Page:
FILMSTERS Academy Film Camp Sets The Stage For Bright Futures

Camp Connections Lead to Hollywood Opportunities


Celebrating its 20-year anniversary this summer, FILMSTERS Academy is a film camp for kids and inspired by kids. During the hands-on camp that’s run like a small film studio, kids learn to pitch an idea, write a short script, produce and edit while also learning about cinematography, lighting and sound, acting, props and costumes, production design, stunts, special effects and music for film.

FILMSTERS Academy co-founders Patti White and Lee Anderson — who are also co-founders of the Annapolis Film Festival (AFF) — began the camp when White’s youngest son, Trevor White, was bitten by the filmmaking bug as an 11-year-old when he got his first movie camera for Christmas. By the time he was a 16-year-old Key School student, Trevor White was filming everyone and telling stories.

“He and his friends spent a lot of their free time making short movies, so Lee and I kept hearing from friends’ parents asking if we would ever do a film program for kids,” Patti said. “We started to think about it and realized how impactful this had been for Trevor and his friends and thought it could really add something to the ‘arts for kids’ landscape in Annapolis.”

According to Trevor, FILMSTERS was his “first taste of collaboration and his foundation for storytelling.”

He started as a teacher for the advanced group and taught for 12 years. Later and as his schedule became busier with roles as a writer, director and producer, he’d come back for the advanced film shoot weekend and became the supervising director of the class for a few years, even if he was working on a movie.

After graduating from the liberal arts program at Cornell University, Trevor joined his brother Tim White — a graduate of Williams College undergrad and University of Southern California (USC) film school’s graduate program — to start a production company, Star Thrower Entertainment, together. They have made several feature films since they began their company including “King Richard,” “Ingrid Goes West,” “Wind River,” “The Post” and “8-Bit Christmas,” to name a few.

“We have a lot of exciting projects including an indie dramatic thriller set in the world of finance that just wrapped production, and we’re currently shooting a large science-fiction thriller,” Trevor said. “We’re trying to expand the kinds of movies we make and the genres we make. We’re trying to get into television and continue to tell stories that excite us and that we’re passionate about.”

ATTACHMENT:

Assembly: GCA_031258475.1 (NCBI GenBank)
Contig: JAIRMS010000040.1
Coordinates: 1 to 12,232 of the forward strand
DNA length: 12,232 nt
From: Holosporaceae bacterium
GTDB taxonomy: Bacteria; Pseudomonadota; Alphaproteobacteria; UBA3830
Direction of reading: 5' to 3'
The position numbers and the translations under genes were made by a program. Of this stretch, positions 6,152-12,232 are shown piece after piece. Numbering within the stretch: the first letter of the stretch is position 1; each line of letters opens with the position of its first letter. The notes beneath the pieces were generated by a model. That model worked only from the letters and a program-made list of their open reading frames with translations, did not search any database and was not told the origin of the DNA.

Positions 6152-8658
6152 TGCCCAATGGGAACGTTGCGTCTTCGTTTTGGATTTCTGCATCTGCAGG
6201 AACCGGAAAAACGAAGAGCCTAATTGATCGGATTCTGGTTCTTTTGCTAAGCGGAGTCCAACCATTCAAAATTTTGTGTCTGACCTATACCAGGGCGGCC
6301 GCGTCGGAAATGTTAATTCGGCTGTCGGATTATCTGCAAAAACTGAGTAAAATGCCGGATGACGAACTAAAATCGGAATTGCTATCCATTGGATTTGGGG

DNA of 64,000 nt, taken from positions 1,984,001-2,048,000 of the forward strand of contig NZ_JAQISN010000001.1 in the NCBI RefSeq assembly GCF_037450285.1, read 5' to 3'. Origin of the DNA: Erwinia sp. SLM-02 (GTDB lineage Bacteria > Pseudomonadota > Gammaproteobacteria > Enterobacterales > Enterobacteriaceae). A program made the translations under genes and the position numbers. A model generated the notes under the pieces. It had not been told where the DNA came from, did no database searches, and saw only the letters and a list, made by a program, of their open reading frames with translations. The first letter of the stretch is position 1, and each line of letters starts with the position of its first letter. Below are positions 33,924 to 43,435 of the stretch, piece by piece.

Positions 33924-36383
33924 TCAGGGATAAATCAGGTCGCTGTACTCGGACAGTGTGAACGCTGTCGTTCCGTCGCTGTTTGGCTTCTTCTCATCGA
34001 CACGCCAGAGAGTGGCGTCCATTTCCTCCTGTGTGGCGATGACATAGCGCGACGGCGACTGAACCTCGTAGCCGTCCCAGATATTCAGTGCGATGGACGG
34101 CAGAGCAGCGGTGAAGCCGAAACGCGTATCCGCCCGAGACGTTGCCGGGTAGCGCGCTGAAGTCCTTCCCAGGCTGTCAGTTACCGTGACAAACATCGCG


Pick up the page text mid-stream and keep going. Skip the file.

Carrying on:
Despite his busy schedule, Trevor White hopes to remain a part of FILMSTERS in some capacity no matter what.

“What I try to do just from a distance is watch the films and Zoom with them and offer my thoughts and notes,” Trevor said. “I usually do a special Zoom class with them as well.”

Patti White and Lee Anderson have seen all types of kids — “the creatives, the athletes, the theater kids, the math/science experts and the all-around film lovers” — learn at FILMSTERS Academy.

“Whether these kids want to have a career in the film, TV or entertainment industry or just want to have fun experiencing it, they are being impacted by such an experiential program,” Anderson said.

Many of the FILMSTER teaching staff have industry jobs in New York City or Los Angeles and many campers follow in their footsteps. Jobs range from production design and set dressers to animation writers and producers, from cinematographers to film editors, from aspiring writers and directors to industry executives.

One of these campers is Severna Park native Ben Trevey, who started attending camp when he was 14 years old. He continued as a camper through high school and returned as a cinematography instructor during his college years.

His mom, Nikki Trevey, recalled taking her son to the Annapolis Film Festival when he was in eighth grade. A festival board member suggested FILMSTERS.

“Through the invaluable connections he made at FILMSTERS, Ben worked in Los Angeles for three summers during college where he held various camera department roles on several short films, feature films, commercials and music videos,” said Nikki Trevey. “FILMSTERS definitely had an integral part of Ben’s decision to go to the University of North Carolina School of the Arts to study cinematography.”

Ben graduated this past May with a bachelor’s degree in fine arts and will move to Los Angeles in July to pursue a career focused on film.

“FILMSTERS has had a massive impact on me and has greatly influenced the route my career has taken so far,” said Ben Trevey. “A large majority of the industry contacts I have and those that I’ve worked with can all be traced back to FILMSTERS in one way or another. If I never attended FILMSTERS Academy I’m fairly certain that I would be much further behind in the quality and quantity of opportunities that I’ve had to work on film sets, including those in Los Angeles.”

FILMSTERS Academy will take place at Key School in Annapolis for the following skill levels:

Beginners 1: July 25 - July 29

Beginners 2: August 1 – August 5

Intermediates: July 25 - August 5

Advanced: July 23 - August 5

Learn more or sign up at


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